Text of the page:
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|US8109725||Dec 15, 2008||Feb 7, 2012||United Technologies Corporation||Airfoil with wrapped leading edge cooling passage|
|US8157527||Jul 3, 2008||Apr 17, 2012||United Technologies Corporation||Airfoil with tapered radial cooling passage|
|US8303252||Oct 16, 2008||Nov 6, 2012||United Technologies Corporation||Airfoil with cooling passage providing variable heat transfer rate|
|US8333233||Feb 6, 2012||Dec 18, 2012||United Technologies Corporation||Airfoil with wrapped leading edge cooling passage|
|US8348614||Jul 14, 2008||Jan 8, 2013||United Technologies Corporation||Coolable airfoil trailing edge passage|
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|US20100003142 *||Jul 3, 2008||Jan 7, 2010||Piggush Justin D||Airfoil with tapered radial cooling passage|
|US20100008761 *||Jul 14, 2008||Jan 14, 2010||Justin Piggush||Coolable airfoil trailing edge passage|
|US20100054953 *||Aug 29, 2008||Mar 4, 2010||Piggush Justin D||Airfoil with leading edge cooling passage|
|US20100098526 *||Oct 16, 2008||Apr 22, 2010||Piggush Justin D||Airfoil with cooling passage providing variable heat transfer rate|
|US20100150733 *||Dec 15, 2008||Jun 17, 2010||William Abdel-Messeh||Airfoil with wrapped leading edge cooling passage|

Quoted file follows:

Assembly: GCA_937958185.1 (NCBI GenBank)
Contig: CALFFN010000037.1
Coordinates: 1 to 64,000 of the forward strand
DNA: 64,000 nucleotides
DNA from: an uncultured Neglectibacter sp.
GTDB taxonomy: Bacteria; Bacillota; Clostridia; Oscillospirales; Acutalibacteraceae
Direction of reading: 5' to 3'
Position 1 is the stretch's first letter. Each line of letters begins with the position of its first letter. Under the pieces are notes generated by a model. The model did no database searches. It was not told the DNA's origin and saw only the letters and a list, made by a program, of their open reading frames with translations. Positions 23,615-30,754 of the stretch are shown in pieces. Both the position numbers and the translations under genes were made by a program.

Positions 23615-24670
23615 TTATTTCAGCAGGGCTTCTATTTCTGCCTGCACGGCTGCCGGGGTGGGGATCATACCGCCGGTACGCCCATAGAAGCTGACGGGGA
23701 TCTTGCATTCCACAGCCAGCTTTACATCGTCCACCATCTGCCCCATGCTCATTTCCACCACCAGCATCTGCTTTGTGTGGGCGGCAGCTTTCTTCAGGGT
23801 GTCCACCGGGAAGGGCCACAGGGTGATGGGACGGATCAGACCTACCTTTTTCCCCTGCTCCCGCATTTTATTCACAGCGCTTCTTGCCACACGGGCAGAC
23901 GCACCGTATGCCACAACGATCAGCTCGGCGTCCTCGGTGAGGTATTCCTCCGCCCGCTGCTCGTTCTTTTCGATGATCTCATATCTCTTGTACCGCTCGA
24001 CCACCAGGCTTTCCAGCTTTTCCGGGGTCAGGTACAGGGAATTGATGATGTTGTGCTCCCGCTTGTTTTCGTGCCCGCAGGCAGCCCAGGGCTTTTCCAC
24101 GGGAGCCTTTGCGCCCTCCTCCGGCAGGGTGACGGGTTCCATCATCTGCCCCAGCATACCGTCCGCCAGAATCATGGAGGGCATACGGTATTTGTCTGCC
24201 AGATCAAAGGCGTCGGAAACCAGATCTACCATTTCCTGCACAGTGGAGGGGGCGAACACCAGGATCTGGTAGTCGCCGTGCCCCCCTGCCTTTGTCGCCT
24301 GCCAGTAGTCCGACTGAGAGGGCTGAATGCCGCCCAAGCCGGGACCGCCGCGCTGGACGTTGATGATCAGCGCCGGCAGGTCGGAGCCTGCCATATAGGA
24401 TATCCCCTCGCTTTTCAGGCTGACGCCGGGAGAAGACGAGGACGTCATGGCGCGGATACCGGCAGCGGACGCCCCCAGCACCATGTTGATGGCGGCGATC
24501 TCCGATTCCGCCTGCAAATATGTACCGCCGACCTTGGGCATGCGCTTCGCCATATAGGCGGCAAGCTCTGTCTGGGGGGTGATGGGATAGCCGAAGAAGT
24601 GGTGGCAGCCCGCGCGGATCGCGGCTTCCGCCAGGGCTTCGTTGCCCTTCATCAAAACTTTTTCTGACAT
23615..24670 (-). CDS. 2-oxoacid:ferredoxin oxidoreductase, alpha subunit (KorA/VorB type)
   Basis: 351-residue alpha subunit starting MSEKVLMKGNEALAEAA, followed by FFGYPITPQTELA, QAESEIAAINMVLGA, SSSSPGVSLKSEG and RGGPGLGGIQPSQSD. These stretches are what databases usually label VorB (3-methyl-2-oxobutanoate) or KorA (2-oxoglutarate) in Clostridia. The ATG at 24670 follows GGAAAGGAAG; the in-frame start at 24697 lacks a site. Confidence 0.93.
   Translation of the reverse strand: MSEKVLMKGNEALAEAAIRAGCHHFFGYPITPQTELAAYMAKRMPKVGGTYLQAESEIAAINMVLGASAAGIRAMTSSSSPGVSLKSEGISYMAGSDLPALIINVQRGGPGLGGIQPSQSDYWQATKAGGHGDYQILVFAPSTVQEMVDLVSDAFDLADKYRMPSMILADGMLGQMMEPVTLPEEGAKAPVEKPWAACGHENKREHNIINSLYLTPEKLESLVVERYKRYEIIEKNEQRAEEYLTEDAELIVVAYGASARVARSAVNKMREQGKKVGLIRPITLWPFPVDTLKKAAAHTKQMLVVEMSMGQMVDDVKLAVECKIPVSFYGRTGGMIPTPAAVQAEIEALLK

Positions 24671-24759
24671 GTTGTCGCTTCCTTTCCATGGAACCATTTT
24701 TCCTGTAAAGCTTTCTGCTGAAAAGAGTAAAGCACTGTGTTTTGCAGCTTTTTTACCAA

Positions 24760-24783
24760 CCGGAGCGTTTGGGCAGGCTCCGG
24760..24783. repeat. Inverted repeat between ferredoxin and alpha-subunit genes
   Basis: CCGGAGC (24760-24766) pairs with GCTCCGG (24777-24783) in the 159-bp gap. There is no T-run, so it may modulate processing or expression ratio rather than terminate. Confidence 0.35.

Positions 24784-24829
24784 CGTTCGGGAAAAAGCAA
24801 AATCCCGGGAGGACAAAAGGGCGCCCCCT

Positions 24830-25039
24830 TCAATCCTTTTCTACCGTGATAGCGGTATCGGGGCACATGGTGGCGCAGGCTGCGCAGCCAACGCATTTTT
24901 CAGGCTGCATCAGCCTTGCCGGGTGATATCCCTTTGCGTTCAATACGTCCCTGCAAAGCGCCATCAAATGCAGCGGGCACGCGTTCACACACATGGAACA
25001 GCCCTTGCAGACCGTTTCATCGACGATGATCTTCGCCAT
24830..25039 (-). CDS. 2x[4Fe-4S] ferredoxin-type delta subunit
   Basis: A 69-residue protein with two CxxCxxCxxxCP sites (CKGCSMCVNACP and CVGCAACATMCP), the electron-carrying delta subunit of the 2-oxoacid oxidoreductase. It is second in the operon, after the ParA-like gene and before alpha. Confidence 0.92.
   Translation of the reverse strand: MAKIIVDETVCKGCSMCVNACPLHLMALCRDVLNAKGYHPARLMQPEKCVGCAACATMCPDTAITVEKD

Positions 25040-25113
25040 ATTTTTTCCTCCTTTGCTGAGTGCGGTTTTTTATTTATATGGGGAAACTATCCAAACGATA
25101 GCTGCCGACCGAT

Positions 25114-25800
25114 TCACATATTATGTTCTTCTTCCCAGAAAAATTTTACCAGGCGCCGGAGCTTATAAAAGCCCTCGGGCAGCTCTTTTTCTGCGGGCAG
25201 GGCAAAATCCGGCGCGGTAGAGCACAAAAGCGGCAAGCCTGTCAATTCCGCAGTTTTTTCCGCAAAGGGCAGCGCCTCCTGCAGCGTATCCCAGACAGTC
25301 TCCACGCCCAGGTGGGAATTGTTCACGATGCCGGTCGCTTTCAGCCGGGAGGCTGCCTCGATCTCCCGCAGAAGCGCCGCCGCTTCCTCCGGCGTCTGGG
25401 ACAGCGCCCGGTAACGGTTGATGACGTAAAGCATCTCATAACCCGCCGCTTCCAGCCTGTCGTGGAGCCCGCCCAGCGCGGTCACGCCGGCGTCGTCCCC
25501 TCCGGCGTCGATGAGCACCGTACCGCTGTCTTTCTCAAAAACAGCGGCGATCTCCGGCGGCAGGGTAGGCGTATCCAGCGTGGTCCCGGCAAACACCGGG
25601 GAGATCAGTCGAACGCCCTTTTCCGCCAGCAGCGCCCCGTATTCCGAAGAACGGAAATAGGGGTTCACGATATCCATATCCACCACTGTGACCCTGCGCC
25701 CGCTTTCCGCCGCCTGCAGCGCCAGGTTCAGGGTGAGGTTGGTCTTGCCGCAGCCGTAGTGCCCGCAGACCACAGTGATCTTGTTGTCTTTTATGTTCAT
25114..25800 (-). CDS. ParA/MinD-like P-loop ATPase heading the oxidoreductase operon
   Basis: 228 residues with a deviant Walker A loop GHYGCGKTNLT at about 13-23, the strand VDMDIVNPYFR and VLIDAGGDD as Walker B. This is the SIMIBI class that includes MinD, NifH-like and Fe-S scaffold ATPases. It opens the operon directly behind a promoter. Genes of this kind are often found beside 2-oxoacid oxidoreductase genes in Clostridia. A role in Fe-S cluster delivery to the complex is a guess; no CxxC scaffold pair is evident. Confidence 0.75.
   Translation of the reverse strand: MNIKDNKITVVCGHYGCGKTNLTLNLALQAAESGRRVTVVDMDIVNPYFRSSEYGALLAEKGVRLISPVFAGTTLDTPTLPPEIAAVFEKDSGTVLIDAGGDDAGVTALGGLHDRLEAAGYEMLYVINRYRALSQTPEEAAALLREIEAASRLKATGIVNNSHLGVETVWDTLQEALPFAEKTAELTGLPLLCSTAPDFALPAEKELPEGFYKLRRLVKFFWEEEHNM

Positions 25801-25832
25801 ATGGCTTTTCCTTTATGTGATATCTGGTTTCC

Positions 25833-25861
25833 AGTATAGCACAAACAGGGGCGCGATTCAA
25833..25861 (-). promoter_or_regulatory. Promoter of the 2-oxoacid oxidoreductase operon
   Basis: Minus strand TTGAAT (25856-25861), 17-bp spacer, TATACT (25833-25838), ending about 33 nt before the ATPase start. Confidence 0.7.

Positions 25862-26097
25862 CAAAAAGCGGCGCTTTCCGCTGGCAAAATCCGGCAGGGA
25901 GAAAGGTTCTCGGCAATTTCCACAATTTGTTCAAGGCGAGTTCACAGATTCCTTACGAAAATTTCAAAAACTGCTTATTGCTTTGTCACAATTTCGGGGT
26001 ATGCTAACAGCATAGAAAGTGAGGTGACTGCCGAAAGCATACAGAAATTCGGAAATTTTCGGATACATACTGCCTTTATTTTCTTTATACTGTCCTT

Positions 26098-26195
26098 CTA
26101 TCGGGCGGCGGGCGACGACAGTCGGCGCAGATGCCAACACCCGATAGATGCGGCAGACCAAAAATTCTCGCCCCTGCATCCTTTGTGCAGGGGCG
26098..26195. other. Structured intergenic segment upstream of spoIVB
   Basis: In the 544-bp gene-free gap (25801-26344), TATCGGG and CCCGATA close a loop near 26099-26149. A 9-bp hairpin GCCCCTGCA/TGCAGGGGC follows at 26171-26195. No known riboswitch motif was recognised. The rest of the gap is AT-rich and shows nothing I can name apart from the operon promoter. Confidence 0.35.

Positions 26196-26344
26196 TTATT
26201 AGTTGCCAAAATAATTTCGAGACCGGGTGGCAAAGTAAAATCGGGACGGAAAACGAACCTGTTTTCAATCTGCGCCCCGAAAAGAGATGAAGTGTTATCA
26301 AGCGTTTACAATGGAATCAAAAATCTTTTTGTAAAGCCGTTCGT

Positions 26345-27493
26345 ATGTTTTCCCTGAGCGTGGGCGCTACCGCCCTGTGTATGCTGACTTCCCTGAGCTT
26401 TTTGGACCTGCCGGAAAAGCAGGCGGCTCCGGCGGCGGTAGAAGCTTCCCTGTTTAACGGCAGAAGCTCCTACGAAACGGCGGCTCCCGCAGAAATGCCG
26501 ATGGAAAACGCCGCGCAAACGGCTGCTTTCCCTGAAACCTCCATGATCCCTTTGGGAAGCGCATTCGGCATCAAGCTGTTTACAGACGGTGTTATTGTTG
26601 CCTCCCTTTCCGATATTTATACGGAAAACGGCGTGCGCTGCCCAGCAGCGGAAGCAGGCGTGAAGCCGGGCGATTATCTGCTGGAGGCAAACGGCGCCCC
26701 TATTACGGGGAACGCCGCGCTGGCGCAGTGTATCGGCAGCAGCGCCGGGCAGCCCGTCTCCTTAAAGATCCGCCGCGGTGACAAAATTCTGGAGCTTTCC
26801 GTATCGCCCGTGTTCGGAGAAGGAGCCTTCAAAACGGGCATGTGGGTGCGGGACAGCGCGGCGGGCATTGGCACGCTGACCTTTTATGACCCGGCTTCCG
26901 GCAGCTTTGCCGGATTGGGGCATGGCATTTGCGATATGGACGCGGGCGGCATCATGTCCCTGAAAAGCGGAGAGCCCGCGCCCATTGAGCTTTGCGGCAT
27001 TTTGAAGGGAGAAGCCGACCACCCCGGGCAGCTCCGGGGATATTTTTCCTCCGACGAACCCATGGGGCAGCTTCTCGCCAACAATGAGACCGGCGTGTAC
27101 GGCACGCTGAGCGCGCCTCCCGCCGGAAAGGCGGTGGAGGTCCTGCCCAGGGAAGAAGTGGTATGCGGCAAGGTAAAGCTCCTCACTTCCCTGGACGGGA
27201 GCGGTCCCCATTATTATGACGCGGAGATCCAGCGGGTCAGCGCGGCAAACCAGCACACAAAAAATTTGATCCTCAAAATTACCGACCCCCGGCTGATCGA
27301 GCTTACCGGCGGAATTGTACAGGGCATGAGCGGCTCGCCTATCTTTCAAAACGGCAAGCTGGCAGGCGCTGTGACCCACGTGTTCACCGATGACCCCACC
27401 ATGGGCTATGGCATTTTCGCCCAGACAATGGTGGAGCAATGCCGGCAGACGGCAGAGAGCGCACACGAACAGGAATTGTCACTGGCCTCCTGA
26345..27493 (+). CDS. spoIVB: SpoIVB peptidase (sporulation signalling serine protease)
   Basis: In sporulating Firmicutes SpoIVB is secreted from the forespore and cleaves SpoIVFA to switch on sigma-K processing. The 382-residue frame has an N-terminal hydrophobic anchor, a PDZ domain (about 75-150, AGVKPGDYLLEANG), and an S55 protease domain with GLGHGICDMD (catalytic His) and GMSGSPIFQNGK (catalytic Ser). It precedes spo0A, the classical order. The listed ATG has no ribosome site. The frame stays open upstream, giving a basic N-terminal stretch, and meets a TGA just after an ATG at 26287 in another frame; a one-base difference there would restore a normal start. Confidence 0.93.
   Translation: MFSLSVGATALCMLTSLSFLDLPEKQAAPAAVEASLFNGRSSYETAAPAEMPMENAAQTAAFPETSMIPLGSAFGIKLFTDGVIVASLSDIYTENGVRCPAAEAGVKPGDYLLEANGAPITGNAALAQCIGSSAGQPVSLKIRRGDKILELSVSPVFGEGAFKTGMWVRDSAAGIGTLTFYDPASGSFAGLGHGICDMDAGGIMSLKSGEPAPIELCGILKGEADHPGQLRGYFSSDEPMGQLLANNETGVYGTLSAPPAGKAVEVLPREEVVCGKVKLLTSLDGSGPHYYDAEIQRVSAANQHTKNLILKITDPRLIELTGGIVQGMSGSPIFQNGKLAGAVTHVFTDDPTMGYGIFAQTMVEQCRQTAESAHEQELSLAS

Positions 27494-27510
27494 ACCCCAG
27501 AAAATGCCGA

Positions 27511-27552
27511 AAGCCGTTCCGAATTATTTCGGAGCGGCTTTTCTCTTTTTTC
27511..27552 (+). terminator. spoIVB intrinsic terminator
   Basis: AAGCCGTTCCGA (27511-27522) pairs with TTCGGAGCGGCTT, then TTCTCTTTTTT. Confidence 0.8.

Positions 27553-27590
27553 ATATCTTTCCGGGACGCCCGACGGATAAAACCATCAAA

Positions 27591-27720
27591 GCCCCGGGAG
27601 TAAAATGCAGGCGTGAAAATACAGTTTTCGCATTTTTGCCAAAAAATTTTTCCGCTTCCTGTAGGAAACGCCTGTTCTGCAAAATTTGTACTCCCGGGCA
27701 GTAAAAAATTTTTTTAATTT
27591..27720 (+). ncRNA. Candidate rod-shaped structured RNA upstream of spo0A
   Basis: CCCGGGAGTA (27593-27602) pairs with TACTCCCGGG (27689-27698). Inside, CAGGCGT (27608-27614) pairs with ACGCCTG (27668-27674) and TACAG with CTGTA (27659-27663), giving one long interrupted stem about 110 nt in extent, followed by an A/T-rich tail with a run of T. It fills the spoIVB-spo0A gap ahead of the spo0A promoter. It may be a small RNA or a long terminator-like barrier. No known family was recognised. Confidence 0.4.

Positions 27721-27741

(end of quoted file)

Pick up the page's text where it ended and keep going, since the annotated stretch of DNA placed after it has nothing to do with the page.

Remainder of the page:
|US20120301312 *||May 26, 2011||Nov 29, 2012||Berczik Douglas M||Ceramic matrix composite airfoil structures for a gas turbine engine|
|U.S. Classification||416/97.00A, 29/889.7, 416/232, 29/889.721|
|Cooperative Classification||Y10T29/49341, Y10T29/49336, F05D2230/211, F05D2230/232, F05D2260/203, F05D2260/2212, F05D2260/22141, F01D5/005, F01D5/20, F01D5/187, F01D21/003, B23P15/04|
|European Classification||F01D5/18G, F01D5/00B, F01D21/00B, F01D5/20, B23P15/04|
|Aug 31, 2005||AS||Assignment|
Owner name: UNITED TECHNOLOGIES CORPORATION, CONNECTICUT
Free format text: ASSIGNMENT OF ASSIGNORS INTEREST;ASSIGNORS:SHARMA, OM PARKASH;CUNHA, FRANK;PIETRASZKIEWICZ, EDWARD F.;REEL/FRAME:016952/0049
Effective date: 20050830
|May 25, 2011||FPAY||Fee payment|
Year of fee payment: 4
|May 29, 2015||FPAY||Fee payment|
Year of fee payment: 8